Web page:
Adrian Fremont, special projects engineer with the City of Fairfax, said part of the grant to develop the management plan was used to study Ashby Pond, part of the Ashby Road property purchased by the city in 2004 for open space and recreational use. After studying the pond and the citywide watershed, staff and a citizen task force added a new recommendation: to dredge the silty Ashby Pond and turn it into a working storm water detention pond.
"On-site treatment of storm water is very important so that the larger amount doesn't get into our streams," said Jones.
Councilmembers worried that the pond, originally bought with the intention of being a recreation center for the community, would become a dry ditch like other detention ponds.
The pond would still have water in it, said Fremont, but would be designed to hold overflow from average summer storms as well.
"I don't want to turn a community asset, in the pond, into a storm water detention for future developers," said Lederer.
"This is just an information study," said Fremont. "The pond has a lot of sediment. We're talking about enhancing the pond."
Councilmember Gary Rasmussen said that a storm water detention pond would be a good idea, but it would be useful to know how to do it.
Lederer recommended the staff come back with more information about the option to turn Ashby Pond into a double-duty storm water detention facility.
OTHER WORK SESSION and meeting agenda items included:
* After working on ways to better enforce codes, City of Fairfax Police Chief Richard Rappoport said city staff came up with several ways to streamline and speed operations. A code enforcement team meets weekly to coordinate enforcement efforts between police and fire departments, said Rappoport, and on July 1 created a code enforcement hotline for neighbors to report violations.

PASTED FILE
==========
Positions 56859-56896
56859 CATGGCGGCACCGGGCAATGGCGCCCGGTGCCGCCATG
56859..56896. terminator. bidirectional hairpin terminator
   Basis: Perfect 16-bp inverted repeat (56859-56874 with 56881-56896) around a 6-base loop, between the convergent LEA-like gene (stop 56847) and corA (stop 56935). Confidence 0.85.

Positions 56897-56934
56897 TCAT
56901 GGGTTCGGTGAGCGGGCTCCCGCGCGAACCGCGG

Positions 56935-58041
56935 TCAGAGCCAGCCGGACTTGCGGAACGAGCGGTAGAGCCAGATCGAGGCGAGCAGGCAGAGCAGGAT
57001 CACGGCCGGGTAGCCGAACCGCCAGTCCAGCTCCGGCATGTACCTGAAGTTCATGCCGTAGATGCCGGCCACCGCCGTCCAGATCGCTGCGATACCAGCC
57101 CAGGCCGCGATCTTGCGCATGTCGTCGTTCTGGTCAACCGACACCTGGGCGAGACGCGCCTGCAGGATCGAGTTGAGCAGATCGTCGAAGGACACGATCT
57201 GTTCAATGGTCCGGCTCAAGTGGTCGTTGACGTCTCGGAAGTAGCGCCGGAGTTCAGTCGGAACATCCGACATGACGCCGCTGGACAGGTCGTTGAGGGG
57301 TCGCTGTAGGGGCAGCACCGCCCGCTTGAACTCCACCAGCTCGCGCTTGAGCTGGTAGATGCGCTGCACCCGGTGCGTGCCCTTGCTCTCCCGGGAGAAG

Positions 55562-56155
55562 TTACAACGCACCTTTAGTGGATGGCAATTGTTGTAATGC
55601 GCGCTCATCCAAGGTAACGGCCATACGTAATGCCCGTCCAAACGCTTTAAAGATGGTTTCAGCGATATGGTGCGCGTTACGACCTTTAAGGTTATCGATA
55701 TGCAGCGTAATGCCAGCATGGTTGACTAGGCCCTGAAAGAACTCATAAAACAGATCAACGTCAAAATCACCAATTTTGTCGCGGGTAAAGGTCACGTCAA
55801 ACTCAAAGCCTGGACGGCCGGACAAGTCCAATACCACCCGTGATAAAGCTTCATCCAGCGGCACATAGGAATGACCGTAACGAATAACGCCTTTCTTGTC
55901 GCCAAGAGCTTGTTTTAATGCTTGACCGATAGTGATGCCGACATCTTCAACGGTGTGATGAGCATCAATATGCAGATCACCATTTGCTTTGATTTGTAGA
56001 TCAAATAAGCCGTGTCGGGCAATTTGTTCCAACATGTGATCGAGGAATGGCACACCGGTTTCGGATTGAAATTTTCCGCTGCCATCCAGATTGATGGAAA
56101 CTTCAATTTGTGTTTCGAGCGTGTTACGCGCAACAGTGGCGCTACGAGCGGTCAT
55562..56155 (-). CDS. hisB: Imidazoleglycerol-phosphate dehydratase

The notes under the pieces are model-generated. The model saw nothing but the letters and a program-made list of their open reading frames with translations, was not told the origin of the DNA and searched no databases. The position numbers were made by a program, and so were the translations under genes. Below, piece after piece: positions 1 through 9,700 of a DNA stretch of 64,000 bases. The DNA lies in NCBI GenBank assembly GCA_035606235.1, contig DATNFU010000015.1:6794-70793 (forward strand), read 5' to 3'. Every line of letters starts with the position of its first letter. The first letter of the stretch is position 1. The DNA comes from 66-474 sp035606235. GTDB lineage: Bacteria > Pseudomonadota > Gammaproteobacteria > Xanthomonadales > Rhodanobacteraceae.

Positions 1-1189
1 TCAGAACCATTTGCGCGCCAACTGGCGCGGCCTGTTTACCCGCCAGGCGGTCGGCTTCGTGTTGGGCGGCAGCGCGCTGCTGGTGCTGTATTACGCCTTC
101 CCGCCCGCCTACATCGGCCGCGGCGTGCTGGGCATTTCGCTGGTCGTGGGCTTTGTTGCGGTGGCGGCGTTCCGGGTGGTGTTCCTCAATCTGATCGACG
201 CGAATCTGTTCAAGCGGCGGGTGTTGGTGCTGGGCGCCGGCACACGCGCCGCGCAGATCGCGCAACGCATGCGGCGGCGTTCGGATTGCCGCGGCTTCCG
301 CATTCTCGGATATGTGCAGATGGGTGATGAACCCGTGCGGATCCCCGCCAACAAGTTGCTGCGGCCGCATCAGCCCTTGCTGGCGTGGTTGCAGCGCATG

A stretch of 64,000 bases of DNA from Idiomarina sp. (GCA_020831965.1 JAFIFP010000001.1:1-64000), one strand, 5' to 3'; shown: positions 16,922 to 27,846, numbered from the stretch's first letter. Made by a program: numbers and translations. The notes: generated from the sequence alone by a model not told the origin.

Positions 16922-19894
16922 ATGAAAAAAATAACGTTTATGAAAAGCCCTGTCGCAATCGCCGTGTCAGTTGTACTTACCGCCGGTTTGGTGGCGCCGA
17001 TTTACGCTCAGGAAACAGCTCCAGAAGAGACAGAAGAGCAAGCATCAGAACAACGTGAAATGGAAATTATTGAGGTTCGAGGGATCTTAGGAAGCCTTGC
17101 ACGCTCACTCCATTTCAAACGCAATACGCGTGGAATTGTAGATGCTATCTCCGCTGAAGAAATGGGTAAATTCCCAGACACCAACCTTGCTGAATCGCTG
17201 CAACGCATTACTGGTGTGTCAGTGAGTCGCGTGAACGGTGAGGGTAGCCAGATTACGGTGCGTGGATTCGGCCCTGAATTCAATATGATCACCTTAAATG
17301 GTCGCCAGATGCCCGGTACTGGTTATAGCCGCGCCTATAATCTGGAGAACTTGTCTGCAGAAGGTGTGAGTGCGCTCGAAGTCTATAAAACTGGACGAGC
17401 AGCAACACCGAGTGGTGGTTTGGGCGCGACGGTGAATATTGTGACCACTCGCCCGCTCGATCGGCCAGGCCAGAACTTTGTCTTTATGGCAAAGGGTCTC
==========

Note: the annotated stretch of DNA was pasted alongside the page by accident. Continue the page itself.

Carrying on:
Before, said Rappoport, the Department of Public Works cautiously worked through all the legal tape before fixing code violations themselves — most commonly, cutting someone’s overgrown grass. Now, said Rappoport, the city assumes a "certain amount of risk" and just goes and does it themselves as soon as they can, a system that he said has been working well so far.
* A discussion of enhancements to the current real estate tax relief program available to elderly and disabled citizens in the city. Seniors can qualify based on two limits, assets and income, said David Hodgkins, assistant city manager. The city raised the asset limit to the state maximum of $340,000, allowing 25 percent more people to qualify for tax relief, he said, and is now considering raising the income limit from $52,000 to $72,000 as well. Councilmembers Joan Cross and Patrice Winter wanted to wait until the next budget cycle to apply the exemptions, while the other councilmembers decided to move forward with the project.
* A unanimous vote to authorize a Municipal Power Aggregation program, where the City of Fairfax can negotiate with power suppliers for a better price on behalf of its residents. The program will not be enacted, however, until wholesale energy prices go down, said Mary Edwards, representative for Dominion Virginia Power.